Many U.S. companies have reinstated or increased dividend payments since the credit crisis of 2008-09. The amount of payouts and the number of companies with positive dividend actions have increased in recent months. According to Standard & Poor’s, in the first half of 2011 net cash payouts among S&P 500 companies rose by a record $25.5 billion. In addition, the number of companies that raised or initiated dividends during this time rose to 204 from 140 in the prior-year period.
As dividend raises indicate management’s confidence in its future stream of cash flows, investors have to pay close attention to this factor when evaluating potential investment opportunities. A report by Cohen & Steers notes that “Dividends have increased at a record pace so far in 2011, and are poised to continue growing.”
While financials have still a long way to go, most other sectors within the S&P 500 have increased their dividends this year.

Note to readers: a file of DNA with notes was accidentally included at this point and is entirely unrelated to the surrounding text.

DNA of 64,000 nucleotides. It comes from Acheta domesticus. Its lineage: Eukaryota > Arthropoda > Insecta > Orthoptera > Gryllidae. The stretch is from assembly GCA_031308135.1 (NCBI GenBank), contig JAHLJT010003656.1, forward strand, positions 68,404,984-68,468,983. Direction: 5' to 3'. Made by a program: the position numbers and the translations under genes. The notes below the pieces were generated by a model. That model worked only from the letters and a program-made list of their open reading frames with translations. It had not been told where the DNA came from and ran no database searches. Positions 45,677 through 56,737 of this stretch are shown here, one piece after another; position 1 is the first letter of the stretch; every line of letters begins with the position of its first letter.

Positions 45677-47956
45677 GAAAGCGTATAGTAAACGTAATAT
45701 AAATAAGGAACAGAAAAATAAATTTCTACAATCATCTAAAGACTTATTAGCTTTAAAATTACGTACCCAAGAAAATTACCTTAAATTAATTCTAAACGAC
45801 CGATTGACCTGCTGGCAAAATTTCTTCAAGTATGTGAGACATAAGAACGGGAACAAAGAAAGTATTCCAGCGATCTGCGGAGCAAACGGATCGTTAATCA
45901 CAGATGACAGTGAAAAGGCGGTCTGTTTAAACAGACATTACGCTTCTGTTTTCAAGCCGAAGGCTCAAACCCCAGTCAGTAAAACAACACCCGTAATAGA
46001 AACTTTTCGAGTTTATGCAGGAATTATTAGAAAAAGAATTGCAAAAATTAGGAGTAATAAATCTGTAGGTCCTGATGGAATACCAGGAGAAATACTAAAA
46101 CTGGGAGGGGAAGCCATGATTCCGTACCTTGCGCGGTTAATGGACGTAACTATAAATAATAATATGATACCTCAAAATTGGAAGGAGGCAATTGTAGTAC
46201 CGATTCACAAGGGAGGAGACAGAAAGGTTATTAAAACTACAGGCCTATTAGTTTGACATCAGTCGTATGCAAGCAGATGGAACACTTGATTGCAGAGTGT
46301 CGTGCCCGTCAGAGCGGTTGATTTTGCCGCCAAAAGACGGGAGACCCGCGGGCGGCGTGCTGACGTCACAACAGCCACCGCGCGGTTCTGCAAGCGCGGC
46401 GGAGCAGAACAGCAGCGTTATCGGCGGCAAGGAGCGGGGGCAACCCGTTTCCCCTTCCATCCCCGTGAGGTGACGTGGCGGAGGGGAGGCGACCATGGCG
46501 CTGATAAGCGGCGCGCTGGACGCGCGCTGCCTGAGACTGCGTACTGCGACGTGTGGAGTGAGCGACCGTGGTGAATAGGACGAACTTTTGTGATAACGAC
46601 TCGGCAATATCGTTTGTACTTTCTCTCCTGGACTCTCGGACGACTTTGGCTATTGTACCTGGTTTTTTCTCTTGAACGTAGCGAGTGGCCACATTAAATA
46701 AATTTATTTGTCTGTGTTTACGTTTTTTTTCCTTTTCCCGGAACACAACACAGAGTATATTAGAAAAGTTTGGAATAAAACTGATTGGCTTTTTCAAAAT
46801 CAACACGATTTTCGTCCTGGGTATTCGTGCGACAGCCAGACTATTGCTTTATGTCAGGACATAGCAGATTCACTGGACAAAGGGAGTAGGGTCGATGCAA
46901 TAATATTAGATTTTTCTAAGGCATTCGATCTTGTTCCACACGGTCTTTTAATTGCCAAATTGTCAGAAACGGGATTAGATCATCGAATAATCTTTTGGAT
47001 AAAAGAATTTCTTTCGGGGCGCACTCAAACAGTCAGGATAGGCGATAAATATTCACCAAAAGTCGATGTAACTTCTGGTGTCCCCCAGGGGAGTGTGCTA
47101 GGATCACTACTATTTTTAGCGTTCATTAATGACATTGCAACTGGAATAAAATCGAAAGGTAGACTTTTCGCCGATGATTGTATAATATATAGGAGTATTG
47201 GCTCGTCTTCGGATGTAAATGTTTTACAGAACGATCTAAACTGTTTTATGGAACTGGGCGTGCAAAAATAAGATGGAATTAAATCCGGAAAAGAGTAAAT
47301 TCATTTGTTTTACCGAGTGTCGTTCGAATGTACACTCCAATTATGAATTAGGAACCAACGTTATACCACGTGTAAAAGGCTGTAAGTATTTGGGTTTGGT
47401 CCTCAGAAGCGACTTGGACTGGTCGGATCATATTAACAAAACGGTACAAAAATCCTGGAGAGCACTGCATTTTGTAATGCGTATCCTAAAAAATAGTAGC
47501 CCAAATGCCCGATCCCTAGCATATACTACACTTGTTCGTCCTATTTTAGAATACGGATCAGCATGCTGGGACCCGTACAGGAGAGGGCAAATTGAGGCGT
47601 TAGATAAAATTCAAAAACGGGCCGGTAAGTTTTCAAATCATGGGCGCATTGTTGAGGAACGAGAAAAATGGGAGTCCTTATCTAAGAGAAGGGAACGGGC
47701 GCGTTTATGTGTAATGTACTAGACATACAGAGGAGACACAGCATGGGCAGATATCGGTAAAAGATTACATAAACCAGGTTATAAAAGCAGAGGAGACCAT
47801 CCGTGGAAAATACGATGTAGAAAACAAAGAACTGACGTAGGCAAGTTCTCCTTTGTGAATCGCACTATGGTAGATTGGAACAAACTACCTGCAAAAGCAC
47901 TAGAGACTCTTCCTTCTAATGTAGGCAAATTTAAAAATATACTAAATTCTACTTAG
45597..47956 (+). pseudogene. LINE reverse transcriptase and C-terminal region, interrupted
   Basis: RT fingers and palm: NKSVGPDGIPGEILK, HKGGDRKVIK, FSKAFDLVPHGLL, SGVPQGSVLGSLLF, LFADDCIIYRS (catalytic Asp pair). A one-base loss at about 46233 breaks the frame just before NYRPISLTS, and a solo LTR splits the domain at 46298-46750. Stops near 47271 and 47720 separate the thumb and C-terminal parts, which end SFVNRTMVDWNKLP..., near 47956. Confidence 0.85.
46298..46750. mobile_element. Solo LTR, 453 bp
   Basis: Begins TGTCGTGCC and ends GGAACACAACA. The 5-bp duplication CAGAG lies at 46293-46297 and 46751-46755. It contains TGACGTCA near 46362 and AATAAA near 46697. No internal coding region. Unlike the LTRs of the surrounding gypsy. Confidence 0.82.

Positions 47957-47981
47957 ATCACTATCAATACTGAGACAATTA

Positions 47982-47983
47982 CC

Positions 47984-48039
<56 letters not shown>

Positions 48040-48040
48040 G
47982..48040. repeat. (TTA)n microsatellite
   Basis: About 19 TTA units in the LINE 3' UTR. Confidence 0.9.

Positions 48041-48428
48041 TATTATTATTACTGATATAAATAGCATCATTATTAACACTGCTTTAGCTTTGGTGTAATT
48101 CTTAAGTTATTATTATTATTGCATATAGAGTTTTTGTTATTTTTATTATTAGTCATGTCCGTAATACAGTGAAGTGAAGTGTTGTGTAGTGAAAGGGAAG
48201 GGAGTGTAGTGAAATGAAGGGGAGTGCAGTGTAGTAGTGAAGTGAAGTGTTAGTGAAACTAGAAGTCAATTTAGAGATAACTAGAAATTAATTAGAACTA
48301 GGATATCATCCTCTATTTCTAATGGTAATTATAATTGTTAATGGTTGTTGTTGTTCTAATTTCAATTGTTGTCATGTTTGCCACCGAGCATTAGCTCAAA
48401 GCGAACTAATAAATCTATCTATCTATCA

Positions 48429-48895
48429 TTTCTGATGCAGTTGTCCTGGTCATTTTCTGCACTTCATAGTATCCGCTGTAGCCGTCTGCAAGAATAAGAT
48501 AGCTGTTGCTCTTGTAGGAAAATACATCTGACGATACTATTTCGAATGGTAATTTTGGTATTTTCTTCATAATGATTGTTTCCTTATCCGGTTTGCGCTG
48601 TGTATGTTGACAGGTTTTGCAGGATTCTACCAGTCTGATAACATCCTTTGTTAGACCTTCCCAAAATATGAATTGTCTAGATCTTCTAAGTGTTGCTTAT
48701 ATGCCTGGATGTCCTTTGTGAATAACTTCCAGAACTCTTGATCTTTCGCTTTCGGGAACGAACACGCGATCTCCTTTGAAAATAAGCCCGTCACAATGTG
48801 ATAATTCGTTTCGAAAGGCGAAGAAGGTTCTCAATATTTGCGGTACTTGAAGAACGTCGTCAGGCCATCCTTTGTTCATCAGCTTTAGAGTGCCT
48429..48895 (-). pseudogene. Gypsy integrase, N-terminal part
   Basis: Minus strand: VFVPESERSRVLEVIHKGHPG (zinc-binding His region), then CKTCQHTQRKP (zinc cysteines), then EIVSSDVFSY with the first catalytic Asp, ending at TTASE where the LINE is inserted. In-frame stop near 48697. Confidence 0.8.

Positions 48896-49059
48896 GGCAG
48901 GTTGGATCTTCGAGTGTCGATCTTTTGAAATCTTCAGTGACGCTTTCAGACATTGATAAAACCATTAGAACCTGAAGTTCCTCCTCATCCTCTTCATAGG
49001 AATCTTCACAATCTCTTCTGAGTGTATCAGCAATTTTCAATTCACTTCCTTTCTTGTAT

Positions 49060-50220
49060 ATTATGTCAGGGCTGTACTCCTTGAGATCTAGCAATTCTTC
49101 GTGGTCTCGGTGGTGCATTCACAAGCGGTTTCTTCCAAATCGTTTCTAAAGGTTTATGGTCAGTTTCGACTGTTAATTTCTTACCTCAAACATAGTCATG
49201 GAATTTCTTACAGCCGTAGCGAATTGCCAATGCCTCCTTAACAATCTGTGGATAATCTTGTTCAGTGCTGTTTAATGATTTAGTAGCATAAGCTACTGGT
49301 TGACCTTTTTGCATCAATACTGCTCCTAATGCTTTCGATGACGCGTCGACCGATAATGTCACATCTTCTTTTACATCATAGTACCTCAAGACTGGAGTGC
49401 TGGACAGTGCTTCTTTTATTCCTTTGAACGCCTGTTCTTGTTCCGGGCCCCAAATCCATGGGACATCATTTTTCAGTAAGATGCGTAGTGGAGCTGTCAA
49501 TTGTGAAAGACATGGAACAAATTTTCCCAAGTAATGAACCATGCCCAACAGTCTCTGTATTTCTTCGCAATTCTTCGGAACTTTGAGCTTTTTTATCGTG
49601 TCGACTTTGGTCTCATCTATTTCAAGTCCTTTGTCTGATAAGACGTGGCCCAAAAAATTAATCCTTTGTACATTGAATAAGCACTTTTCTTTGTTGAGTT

According to the report, corporate dividend payouts are poised to rise substantially in the following years due to the following three factors:
- Strong Earnings
- Strong Balance Sheets
- Historically Low Payout ratio
Companies in the S&P 500 have amassed a near-record $3.6 trillion in cash and marketable securities.
Although aggregate payouts for companies in the S&P 500 are nearing historical highs, dividends have not kept pace with earnings growth, sending the average payout ratio plummeting to an all-time low of 28%, as shown in Exhibit 7.
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